Columbia drops opener at No. 4 UConn 70-57
The last time Columbia faced the defending national champions, the Lions won. That was some 64 years ago.
Columbia didn't stage a repeat of their 1947 upset of Holy Cross but played No. 4 Connecticut relatively tough before falling 70-57 on Friday night.
"We threatened a little bit," coach Kyle Smith said. "There's a lot of stages to finally being able to win one of those."
After trailing by as many as 18 points, the Lions cut the deficit to nine in the final minute on a 3-pointer from Noruwa Agho.
Columbia's rebounding prowess - it pulled down 20 offensive rebounds and lost the overall rebounding battle only 43-41 - was a big reason it was able to keep the game tight.
The Huskies' size frustrated Columbia in other ways, however, and Smith says it's something he expected.
"They're long everywhere. I knew it'd be hard to make baskets, especially around the rim. I knew we'd have to make a lot of 3s to compete," said Smith, whose team hit 9 of 31 from behind the arc. "We made nine but we probably have to make 15 or something to get that done. I'm surprised we didn't take more, to be honest."
Agho, who led the Ivy League in scoring last season, had 16 points but was only 6 of 23 from the field. The 6-foot-3 Agho was guarded mostly by 6-8 UConn small forward Roscoe Smith and was apparently frustrated by Smith's size.
"I think I didn't do a good job of trying to put the ball in the basket and if they block it, they block it. I think a lot of it was trying not to get blocked or trying to draw contact, stuff like that," said Agho, who missed his first four shots and seven of his first eight. "To their credit, that's because they play good defense."
Jeremy Lamb scored a career-high 30 points, and Napier added 21 to lead No. 4 Connecticut, which returned four starters from last year's championship team, but lost its leader, Kemba Walker to the NBA draft.
Lamb hit 11 of 17 shots and was 5 of 8 from behind the arc.
"I'm not trying to be Kemba," he said. "This is a different team. This is a whole new team. I think I have to score a little more, but like I said there are a lot of weapons."
Napier was the other big weapon on Friday adding eight assists and six rebounds for the Huskies, who led 37-22 at halftime in the season opener for both teams.
"Guys like myself and Jeremy, we had to actually score a lot of points today, but hopefully it's not going to be like that all the time," Napier said. "I told my guys, I don't like scoring a lot of points. I love passing the ball."
Napier found very few people to pass to in the post. Tyler Olander had eight rebounds and eight points. But Alex Oriakhi had two points and highly touted freshman Andre Drummond did not score and had four rebounds.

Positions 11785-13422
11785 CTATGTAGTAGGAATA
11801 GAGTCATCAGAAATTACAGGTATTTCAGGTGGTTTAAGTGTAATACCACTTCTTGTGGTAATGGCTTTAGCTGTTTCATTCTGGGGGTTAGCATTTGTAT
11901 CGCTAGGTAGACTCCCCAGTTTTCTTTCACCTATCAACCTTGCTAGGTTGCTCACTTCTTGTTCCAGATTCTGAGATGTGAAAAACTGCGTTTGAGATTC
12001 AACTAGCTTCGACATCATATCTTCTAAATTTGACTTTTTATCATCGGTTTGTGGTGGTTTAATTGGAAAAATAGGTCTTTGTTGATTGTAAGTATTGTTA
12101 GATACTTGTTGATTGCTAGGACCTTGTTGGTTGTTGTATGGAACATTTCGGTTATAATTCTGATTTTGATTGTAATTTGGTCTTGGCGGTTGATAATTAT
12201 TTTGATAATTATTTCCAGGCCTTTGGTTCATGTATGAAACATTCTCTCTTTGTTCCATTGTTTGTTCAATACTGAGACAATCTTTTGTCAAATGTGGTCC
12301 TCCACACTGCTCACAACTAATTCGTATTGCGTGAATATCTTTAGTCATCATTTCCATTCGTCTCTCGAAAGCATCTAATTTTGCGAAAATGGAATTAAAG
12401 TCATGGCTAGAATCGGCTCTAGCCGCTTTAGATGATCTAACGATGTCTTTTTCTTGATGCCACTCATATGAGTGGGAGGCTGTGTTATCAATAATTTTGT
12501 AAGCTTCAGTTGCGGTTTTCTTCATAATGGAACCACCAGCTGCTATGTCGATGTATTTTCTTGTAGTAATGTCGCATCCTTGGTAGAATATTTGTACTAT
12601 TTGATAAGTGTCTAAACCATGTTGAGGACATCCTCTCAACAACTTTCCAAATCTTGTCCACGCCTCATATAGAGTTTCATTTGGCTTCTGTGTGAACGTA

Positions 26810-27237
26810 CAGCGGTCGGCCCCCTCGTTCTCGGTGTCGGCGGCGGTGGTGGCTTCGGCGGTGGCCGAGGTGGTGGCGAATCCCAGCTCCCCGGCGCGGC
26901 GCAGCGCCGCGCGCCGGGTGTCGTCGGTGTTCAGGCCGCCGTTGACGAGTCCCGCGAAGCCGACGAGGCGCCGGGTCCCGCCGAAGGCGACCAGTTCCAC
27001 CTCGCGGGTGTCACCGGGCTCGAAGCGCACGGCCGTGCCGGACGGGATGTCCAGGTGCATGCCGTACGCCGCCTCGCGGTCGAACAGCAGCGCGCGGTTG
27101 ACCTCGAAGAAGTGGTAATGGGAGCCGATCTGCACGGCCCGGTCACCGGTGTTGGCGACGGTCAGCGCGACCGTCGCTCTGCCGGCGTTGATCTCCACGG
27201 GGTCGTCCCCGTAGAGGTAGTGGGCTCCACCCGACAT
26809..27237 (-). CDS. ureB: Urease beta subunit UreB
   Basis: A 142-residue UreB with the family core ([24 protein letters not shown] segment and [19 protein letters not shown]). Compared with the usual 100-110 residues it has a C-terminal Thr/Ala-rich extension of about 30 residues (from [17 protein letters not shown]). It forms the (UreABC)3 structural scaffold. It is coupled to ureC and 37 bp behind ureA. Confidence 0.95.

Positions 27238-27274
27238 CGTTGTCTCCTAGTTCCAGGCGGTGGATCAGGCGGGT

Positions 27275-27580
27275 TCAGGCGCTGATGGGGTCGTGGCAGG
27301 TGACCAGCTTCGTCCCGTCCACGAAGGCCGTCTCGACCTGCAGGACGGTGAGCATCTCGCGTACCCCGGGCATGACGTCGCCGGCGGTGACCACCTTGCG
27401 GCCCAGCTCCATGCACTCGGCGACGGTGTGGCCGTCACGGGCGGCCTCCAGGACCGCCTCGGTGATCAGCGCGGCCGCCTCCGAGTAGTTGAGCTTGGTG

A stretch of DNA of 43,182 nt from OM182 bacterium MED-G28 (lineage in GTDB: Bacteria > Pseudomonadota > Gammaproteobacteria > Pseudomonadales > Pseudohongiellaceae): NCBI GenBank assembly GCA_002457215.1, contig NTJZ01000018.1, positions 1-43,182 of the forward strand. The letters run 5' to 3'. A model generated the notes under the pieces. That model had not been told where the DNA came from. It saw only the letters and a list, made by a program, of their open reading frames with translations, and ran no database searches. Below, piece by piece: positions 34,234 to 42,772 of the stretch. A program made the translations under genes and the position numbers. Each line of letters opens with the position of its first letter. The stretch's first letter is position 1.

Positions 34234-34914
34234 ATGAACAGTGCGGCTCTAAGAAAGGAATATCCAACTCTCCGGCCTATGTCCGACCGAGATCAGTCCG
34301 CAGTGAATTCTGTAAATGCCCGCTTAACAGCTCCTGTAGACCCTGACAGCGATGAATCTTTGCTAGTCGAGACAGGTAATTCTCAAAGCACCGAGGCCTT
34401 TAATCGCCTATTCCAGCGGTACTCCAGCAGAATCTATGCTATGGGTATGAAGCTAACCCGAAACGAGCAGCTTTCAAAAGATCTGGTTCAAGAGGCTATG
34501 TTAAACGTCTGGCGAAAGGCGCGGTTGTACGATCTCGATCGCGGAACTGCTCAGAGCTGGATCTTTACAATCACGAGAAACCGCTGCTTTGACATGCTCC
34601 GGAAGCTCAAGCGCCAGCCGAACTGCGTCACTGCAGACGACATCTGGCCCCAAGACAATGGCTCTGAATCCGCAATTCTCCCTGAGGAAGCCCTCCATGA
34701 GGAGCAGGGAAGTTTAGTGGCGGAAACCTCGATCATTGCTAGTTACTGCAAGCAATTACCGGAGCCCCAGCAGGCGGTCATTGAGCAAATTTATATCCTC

UConn had 13 blocked shots, but being outrebounded 20-10 on the offensive boards, drew the wrath of coach Jim Calhoun.
"We don't have anybody in the frontcourt that can play right now, or is ready to play right now, except for Tyler, who understands how to play basketball," he said.
The victory extended the Huskies' winning streak to 12 games, after the 11-0 run that gave UConn the NCAA title in April.
Lamb took Columbia's Matt Johnson 1-on-1 at the end of the first half, stepping away on an ankle-breaking move and launching a 3-pointer that made it 37-22. UConn held the Lions to 29 percent shooting, 24 percent in the first half.
Lamb put the exclamation point on the game by drawing a foul with a baseline drive and dunk that made it 56-38 after the free throw.
The Lions used their rebounding and 3-pointers to keep it relatively close late. A basket by Mark Cisco made it 63-53 with 3 minutes left.
Agho had four 3-pointers. Blaise Staab, the cousin of former UConn player Jake Voskuhl, added 11 points and Brian Barbour had 10.
"Columbia worked like crazy," Calhoun said. "We were very fortunate."
Connecticut improved to 22-4 in season openers under Calhoun, and 68-4 against non-conference opponents at Gampel Pavilion.
Connecticut is 7-2 against the Lions, a team it had not played since Dec. 28, 1983, when the Huskies won 85-60. Referee Tim Higgins officiated both that game and UConn's win on Friday. Columbia hasn't beaten UConn since 1976.
The Huskies unveiled their national championship plaque before the game, but had a few problems celebrating. The arena's video boards didn't work for the first half, forcing the postponement of the team's new opening montage until halftime. And during the unveiling ceremony for the championship plaque, the staff had trouble reaching the rope that held the drape. That problem was solved by the UConn mascot, who lifted a small child up to grab it and complete the unveiling.
UConn's big men, Calhoun said "had as difficult a time rebounding as we did unveiling that banner."
"We are not the No. 4 team in the country at this point," he said. "Not even near it."